3. There are a number of regulators involved in the regulation of activities associated with unconventional gas:

  • the licencing of onshore oil and gas activities is a reserved matter managed through the competitive bidding process for licences known as Petroleum Exploration and Development Licences (PEDL) and issued by the UK Government’s Department of Energy and Climate Change (DECC);
  • Drilling operations which propose hydraulic fracturing techniques ’fracking’ require an added layer of permissions in the form of a licence under the Water Environment (Controlled Activities) (Scotland) Regulations 2011 (CAR license). CAR licences are issued and conditioned by the Scottish Environmental Protection Agency (SEPA) who carry out a risk assessment as part of its specific obligations to evaluate risks to the water environment when assessing such applications;
  • Operators must also provide details of all of the chemical additives proposed to be used in drilling and fracturing fluids to SEPA, who then use this information in their examination of any application for injection, to ensure the substances involved are of a type and at a concentration that will not cause pollution of the water environment;
  • An additional layer of regulation is applied to some surface activities connected to onshore gas extraction such as refining of gas, gasification and other heat treatments, combustion or disposal of liquid or solid wastes, which are controlled by SEPA through their Pollution, Prevention and Control License (PPC);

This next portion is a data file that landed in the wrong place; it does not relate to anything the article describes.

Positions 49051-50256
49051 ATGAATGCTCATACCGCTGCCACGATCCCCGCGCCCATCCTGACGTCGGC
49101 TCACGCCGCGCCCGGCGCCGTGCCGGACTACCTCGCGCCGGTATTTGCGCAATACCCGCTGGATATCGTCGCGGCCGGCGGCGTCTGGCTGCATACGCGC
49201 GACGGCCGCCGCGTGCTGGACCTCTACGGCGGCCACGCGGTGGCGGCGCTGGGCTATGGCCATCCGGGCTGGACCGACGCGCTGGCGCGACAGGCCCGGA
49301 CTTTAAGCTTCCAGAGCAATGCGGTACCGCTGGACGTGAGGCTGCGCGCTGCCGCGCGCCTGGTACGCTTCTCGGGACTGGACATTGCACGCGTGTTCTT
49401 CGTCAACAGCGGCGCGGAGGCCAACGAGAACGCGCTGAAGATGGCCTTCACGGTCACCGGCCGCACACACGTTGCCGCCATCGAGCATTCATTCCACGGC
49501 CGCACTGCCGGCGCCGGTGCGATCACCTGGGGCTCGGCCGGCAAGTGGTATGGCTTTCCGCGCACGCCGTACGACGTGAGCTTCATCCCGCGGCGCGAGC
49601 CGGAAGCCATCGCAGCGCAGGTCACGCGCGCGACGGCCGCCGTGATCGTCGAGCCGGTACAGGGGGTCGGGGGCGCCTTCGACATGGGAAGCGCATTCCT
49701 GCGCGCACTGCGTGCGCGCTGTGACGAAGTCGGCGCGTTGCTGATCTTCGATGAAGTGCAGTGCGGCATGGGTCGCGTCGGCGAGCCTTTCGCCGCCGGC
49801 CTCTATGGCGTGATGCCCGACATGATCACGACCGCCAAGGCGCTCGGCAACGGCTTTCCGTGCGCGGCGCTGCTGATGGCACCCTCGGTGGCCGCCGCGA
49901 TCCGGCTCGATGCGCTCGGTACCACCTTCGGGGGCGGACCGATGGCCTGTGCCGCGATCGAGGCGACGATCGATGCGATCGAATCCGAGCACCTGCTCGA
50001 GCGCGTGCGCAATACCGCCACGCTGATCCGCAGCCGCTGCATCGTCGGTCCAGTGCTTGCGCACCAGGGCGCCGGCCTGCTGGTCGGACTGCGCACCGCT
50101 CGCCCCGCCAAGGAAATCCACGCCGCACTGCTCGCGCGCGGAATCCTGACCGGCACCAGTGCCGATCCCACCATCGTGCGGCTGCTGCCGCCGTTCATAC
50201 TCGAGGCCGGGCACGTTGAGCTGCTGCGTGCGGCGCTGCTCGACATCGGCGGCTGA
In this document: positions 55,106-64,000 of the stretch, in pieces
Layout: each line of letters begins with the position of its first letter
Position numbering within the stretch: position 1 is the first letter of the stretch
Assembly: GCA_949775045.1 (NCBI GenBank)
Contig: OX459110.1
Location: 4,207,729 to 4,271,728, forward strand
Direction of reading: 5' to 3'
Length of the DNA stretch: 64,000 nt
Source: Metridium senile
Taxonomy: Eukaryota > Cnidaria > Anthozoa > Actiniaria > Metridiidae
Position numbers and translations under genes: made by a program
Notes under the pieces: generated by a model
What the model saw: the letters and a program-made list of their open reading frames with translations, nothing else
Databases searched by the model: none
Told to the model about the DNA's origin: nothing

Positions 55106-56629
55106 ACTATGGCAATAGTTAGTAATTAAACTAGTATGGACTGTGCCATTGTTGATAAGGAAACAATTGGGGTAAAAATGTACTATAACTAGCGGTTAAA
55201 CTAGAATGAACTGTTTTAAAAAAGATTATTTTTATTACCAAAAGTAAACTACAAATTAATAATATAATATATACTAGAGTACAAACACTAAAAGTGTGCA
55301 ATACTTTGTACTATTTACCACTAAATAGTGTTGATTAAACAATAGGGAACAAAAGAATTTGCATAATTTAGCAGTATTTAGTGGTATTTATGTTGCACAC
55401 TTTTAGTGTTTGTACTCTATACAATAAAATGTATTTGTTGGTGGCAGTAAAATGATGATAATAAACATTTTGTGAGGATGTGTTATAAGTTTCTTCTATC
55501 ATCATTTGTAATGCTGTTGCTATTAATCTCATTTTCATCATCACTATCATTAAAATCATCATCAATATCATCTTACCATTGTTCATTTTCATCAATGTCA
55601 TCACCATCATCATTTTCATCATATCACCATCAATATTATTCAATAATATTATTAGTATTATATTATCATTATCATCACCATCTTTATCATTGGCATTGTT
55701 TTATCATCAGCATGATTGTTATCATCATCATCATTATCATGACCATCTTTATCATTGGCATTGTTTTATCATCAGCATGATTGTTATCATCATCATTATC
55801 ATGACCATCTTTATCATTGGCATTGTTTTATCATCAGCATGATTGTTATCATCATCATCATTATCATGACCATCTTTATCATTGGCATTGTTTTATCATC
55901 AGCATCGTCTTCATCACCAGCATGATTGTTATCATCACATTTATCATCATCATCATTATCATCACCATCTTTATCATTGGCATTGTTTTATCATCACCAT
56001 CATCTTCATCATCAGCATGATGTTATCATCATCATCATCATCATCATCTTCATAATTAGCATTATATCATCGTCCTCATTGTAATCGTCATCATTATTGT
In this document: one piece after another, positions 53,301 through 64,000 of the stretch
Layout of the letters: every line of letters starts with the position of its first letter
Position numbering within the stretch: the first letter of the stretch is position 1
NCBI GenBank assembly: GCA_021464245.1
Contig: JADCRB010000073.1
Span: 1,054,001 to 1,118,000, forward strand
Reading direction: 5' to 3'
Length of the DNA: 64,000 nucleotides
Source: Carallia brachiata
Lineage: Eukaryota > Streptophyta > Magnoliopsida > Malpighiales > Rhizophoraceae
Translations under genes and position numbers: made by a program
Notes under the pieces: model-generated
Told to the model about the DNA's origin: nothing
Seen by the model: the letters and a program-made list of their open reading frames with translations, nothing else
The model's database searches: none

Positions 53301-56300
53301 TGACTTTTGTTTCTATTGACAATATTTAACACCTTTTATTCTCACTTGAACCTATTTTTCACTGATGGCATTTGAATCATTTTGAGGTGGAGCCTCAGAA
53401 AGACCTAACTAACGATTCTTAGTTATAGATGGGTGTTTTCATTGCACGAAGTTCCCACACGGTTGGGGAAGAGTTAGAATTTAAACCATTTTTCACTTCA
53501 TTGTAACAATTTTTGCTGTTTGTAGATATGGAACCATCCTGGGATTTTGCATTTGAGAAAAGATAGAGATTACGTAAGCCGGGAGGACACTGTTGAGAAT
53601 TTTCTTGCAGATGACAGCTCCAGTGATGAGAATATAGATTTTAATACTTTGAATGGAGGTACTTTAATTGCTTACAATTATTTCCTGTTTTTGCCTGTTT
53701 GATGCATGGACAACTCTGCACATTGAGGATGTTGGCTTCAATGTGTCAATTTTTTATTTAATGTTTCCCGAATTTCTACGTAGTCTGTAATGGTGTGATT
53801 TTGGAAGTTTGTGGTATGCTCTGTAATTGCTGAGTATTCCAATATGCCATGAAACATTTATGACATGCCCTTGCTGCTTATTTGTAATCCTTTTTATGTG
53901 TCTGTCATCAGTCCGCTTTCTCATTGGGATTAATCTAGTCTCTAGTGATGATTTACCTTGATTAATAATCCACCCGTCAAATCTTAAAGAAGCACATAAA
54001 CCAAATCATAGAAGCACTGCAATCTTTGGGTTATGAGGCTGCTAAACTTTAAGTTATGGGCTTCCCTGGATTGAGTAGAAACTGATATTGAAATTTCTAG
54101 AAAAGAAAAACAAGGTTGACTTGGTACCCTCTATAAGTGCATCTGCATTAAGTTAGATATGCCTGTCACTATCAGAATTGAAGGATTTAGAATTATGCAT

• The Health & Safety Executive monitors unconventional gas operations from a well integrity and site safety perspective – safe working practices as required under the Health and Safety at Work Etc Act 1974, and regulations made under the Act – The Borehole Site and Operations Regulations 1995 (BSOR) and The Offshore Installations and Wells (Design and Construction, etc) Regulations 1996 (DCR);
  • Any activity which intersects, disturbs or enters coal seams requires prior written authorisation from the Coal Authority;
  • Any operator wishing to develop onshore gas in Scotland also needs to seek planning permission from the relevant Planning Authority, and of course the usual public notification and consultation processes apply.